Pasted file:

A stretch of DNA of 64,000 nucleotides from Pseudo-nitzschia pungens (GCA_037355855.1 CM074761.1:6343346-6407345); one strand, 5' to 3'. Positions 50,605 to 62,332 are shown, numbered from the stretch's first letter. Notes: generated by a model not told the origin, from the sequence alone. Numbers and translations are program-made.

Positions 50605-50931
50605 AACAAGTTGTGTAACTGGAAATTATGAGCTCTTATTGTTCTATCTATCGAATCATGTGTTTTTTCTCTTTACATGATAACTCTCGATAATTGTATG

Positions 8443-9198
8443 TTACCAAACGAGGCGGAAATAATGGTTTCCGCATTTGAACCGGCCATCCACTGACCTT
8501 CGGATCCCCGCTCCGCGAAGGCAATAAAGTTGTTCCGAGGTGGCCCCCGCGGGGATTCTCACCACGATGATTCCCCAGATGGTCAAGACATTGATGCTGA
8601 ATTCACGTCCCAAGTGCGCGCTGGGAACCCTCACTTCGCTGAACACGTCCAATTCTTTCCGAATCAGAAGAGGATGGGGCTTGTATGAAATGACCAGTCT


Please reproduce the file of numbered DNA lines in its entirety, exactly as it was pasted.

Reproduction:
A stretch of DNA of 64,000 nucleotides from Pseudo-nitzschia pungens (GCA_037355855.1 CM074761.1:6343346-6407345); one strand, 5' to 3'. Positions 50,605 to 62,332 are shown, numbered from the stretch's first letter. Notes: generated by a model not told the origin, from the sequence alone. Numbers and translations are program-made.

Positions 50605-50931
50605 AACAAGTTGTGTAACTGGAAATTATGAGCTCTTATTGTTCTATCTATCGAATCATGTGTTTTTTCTCTTTACATGATAACTCTCGATAATTGTATG

Positions 8443-9198
8443 TTACCAAACGAGGCGGAAATAATGGTTTCCGCATTTGAACCGGCCATCCACTGACCTT
8501 CGGATCCCCGCTCCGCGAAGGCAATAAAGTTGTTCCGAGGTGGCCCCCGCGGGGATTCTCACCACGATGATTCCCCAGATGGTCAAGACATTGATGCTGA
8601 ATTCACGTCCCAAGTGCGCGCTGGGAACCCTCACTTCGCTGAACACGTCCAATTCTTTCCGAATCAGAAGAGGATGGGGCTTGTATGAAATGACCAGTCT